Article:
Overdoses spike in Montgomery County during pandemic

Coronavirus

DAYTON, Ohio (WDTN) – Montgomery County’s ADAMHS board says overdoses have increased during the COVID-19 pandemic, and local recovery groups say they’re also receiving more calls for help.

According to Helen Jones-Kelley, executive director of Montgomery County Alcohol, Drug Addiction and Mental Health Services, the county saw a spike in overdoses in March, the month when the pandemic shutdowns started, and another increase over the past week.

Many recovery groups have moved their meetings online during the pandemic.

“There’s several people, one gal from Cincinnati who likes the meetings because she can’t make it up to Dayton, so it’s kind of like a bittersweet thing,” said Lori Erion, who is now running meetings for Families of Addicts from her living room.

Erion told 2 NEWS her virtual meetings consist of around 25 to 35 people – about half the attendance of her in-person meetings. But her organization has received a roughly 30 percent spike in calls for help, many due to alcoholism, she added.

Montgomery County has also seen an increase in overdoses, according to the ADAMHS board.

“In March, we had quite a spike,” Jones-Kelley said. “We were up 48 percent over where we were at that time last year.”

Many treatment and counseling services remain available, both online and in-person, Jones-Kelley said.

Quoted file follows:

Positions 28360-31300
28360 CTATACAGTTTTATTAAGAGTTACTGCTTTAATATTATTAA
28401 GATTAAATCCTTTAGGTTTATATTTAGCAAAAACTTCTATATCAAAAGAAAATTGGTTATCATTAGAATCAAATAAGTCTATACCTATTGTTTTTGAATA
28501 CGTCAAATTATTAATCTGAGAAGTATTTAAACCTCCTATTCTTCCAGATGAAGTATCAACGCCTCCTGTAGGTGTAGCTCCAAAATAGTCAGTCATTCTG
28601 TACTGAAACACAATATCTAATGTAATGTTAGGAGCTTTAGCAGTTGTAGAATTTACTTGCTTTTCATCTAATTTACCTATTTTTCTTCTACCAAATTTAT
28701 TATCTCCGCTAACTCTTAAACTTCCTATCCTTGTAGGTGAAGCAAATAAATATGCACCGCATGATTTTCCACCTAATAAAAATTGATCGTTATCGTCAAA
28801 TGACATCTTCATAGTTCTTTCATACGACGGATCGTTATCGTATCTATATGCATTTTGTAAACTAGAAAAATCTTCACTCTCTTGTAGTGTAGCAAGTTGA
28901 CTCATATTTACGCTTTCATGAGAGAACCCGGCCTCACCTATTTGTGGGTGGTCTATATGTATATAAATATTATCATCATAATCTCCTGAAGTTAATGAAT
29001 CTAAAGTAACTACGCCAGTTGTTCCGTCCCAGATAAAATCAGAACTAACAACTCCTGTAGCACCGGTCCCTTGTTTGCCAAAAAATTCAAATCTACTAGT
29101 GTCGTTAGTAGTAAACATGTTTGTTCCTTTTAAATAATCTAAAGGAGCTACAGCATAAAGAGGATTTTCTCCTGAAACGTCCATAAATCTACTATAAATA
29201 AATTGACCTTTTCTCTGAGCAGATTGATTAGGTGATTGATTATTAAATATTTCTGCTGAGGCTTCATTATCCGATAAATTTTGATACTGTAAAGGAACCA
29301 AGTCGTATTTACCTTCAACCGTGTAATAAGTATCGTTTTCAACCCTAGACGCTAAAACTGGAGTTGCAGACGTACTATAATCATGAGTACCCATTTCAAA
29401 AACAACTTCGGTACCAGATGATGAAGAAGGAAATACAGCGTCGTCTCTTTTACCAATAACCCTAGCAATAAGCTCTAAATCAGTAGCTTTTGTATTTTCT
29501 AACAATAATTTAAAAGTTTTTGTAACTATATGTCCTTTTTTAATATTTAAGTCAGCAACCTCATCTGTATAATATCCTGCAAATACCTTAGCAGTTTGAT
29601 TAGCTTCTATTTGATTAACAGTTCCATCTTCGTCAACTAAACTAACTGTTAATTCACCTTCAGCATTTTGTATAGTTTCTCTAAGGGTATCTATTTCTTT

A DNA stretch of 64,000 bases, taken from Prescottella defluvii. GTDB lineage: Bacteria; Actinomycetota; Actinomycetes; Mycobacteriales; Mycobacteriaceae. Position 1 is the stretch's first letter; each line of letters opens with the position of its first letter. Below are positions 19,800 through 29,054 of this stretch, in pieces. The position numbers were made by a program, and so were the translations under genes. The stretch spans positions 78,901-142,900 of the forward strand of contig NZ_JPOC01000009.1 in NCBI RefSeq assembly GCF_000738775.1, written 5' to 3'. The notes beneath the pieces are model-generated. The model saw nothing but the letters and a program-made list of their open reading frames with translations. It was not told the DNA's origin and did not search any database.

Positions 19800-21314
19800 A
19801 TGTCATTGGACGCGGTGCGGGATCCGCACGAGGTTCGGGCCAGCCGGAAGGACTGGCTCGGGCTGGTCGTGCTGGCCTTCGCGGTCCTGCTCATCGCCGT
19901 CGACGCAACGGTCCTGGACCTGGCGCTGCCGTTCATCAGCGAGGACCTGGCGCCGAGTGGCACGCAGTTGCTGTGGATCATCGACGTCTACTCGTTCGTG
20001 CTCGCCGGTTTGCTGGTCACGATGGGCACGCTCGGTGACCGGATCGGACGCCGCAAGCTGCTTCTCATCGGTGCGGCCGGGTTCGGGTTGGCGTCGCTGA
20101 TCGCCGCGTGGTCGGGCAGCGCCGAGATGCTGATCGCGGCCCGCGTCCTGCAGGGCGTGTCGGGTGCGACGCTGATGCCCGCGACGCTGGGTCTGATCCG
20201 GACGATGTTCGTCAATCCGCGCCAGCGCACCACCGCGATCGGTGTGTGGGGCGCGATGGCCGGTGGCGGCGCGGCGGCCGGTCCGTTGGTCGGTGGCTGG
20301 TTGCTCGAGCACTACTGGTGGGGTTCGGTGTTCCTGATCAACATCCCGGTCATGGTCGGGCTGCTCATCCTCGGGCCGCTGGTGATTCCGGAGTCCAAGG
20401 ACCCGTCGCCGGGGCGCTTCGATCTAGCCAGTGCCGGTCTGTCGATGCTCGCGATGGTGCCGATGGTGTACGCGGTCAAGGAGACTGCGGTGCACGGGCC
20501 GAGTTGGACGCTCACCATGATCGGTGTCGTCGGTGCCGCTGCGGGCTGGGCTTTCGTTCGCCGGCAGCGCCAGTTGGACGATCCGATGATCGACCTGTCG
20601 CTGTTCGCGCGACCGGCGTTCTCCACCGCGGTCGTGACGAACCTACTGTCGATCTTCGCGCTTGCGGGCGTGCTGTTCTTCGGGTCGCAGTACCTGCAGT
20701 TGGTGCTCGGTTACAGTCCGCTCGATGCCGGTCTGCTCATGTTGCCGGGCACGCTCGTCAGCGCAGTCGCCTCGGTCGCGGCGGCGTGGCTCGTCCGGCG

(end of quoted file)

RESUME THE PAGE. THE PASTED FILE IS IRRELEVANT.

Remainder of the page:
“This is the time to reach out and get those services as they’re feeling a sense of hopelessness or just wanting to talk with someone,” she said.

Erion told 2 NEWS it’s hard to say how soon she’ll be able to run in-person meetings again for her large group – and how quickly people will choose to return.

“I don’t know if the social distancing is really going to work for us,” she said. “So I haven’t really even thought about when we’re going to be able to start meetings back up with the amount that we have.”

The Miami Valley Warmline is still taking calls for anyone looking to get connected with recovery and mental health services during the pandemic, Jones-Kelley said. Anyone interested may call 937-528-7777 between 11 a.m. and 7 p.m., Monday through Friday, according to ADAMHS.

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